Catherine Pickstock, After Writing, 14.

Perhaps we need a revival of Christian Platonism.

Wednesday, 1 February 2012

Divine action and quantum theory

Similarly, we should avoid the idea of quantum indeterminacy being the privileged place for divine intervention. This idea fails to correctly distinguish between physical and theological categories, and so is unsatisfying as much for the scientist as it is for the believer. Trying to fit divine action into the gaps in the scientific description clearly shows a confusion of primary and secondary causes: God is not an additional causal factor alongside the entities that populate the world. His action is therefore not in competition with the established natural order; it is manifested just as much in his providential sustaining as it is by a miracle, should one occur. Looking for "gaps" in the picture which science gives us, and invoking God to explain them, is more deistic than theistic: a solid understanding of creation allows us to reject any kind of idea of a “God of the gaps.”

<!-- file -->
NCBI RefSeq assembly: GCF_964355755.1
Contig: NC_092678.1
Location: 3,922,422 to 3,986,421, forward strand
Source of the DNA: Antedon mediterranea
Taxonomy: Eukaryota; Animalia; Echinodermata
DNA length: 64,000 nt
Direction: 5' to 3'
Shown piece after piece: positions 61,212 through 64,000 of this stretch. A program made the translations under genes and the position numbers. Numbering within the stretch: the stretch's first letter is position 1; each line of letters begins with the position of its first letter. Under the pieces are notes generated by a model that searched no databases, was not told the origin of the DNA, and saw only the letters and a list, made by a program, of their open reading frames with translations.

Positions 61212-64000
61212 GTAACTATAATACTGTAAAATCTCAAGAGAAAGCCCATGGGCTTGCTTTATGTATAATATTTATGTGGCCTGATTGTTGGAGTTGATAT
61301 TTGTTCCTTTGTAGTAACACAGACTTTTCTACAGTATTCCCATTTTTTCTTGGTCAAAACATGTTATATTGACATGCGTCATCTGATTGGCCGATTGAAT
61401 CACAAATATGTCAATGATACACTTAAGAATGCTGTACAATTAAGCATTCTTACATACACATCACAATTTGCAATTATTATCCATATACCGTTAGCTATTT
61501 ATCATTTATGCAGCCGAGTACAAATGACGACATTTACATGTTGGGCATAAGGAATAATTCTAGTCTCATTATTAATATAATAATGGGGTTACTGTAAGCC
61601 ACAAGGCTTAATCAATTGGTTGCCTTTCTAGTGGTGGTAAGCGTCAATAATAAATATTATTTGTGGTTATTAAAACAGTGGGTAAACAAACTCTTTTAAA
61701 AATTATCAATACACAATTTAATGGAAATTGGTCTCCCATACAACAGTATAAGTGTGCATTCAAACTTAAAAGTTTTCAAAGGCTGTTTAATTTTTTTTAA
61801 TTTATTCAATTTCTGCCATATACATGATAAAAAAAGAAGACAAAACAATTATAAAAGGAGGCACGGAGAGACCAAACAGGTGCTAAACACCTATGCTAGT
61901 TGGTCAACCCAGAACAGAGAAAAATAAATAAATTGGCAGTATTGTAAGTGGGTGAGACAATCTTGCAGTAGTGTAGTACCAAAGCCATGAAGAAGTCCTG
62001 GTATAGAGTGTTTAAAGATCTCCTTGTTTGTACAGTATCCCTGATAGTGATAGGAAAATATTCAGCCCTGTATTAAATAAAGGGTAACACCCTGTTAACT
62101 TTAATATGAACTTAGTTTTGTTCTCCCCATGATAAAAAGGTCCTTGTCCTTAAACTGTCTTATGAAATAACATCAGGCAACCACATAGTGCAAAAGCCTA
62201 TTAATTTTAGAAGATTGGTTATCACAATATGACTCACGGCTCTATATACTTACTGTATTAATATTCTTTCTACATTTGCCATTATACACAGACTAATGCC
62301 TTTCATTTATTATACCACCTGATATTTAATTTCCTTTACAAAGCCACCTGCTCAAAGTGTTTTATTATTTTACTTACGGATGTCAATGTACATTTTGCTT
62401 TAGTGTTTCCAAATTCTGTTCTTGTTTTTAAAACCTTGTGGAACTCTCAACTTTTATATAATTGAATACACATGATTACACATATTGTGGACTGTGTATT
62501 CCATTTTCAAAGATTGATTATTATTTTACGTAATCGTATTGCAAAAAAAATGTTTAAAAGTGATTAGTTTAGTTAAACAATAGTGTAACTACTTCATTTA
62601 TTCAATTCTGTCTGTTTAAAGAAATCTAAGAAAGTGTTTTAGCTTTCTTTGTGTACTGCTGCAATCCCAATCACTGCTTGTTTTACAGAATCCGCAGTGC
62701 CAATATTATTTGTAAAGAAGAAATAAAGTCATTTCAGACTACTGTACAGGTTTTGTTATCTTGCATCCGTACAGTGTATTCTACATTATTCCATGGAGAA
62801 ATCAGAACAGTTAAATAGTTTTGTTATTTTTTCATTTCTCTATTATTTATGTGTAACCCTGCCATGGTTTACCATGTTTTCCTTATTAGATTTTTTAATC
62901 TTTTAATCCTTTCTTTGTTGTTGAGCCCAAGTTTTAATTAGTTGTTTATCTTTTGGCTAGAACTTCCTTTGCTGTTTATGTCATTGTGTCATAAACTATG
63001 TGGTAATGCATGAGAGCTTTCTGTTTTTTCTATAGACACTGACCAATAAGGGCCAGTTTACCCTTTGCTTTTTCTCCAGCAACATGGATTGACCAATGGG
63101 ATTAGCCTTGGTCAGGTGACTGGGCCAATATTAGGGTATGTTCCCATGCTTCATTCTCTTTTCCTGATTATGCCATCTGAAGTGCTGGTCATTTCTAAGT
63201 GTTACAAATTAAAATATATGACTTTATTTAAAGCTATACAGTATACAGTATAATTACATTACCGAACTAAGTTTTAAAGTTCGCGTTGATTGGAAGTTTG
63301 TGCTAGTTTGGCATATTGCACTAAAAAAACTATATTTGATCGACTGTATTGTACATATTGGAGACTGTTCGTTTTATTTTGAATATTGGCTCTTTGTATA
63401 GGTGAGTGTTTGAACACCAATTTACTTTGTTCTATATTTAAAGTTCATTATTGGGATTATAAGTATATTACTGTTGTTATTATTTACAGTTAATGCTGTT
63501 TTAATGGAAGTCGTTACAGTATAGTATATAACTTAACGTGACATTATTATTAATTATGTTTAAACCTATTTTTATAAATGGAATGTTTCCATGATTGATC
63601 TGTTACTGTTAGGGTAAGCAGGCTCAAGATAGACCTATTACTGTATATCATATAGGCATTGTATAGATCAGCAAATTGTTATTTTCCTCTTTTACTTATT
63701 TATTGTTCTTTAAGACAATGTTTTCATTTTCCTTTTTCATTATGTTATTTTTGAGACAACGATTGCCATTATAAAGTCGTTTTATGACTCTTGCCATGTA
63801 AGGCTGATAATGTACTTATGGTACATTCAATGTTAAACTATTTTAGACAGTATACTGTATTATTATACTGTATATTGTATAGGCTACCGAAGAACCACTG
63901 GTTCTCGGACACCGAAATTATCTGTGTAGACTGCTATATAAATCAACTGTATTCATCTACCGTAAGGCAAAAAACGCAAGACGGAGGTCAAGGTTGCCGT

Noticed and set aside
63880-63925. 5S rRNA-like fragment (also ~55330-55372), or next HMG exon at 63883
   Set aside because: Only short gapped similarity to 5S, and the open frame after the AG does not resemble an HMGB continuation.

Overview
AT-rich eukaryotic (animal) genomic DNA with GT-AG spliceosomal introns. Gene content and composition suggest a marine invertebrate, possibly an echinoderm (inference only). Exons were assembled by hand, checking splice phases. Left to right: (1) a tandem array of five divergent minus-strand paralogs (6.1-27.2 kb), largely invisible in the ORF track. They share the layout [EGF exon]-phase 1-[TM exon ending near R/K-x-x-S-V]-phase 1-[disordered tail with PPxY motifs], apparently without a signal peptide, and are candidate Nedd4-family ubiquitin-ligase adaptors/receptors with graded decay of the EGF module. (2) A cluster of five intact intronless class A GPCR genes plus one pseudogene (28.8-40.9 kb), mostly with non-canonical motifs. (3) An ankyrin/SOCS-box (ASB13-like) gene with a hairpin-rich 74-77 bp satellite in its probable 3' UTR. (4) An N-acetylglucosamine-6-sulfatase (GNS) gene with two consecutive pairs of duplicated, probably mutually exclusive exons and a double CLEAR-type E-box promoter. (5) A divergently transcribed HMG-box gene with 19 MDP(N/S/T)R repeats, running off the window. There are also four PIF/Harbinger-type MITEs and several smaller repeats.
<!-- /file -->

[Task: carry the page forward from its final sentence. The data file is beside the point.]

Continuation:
Lydia Jaeger, What the Heavens Declare: Science in the Light of Creation (Eugene, OR: Cascade, forthcoming)
This is an extract from a forthcoming book by a very gifted scholar (a theologian, philosopher, and scientist fluent in several languages) called Lydia Jaeger. It is a very thought provoking set of reflections on the idea of laws of nature in connection with the theological concept of creation. Well worth a read, whatever you think of her basic thesis.

The quote above is more of an aside than the centre of a discussion but it does address a proposal from some (e.g., Keith Ward) that we can locate divine action at the quantum level.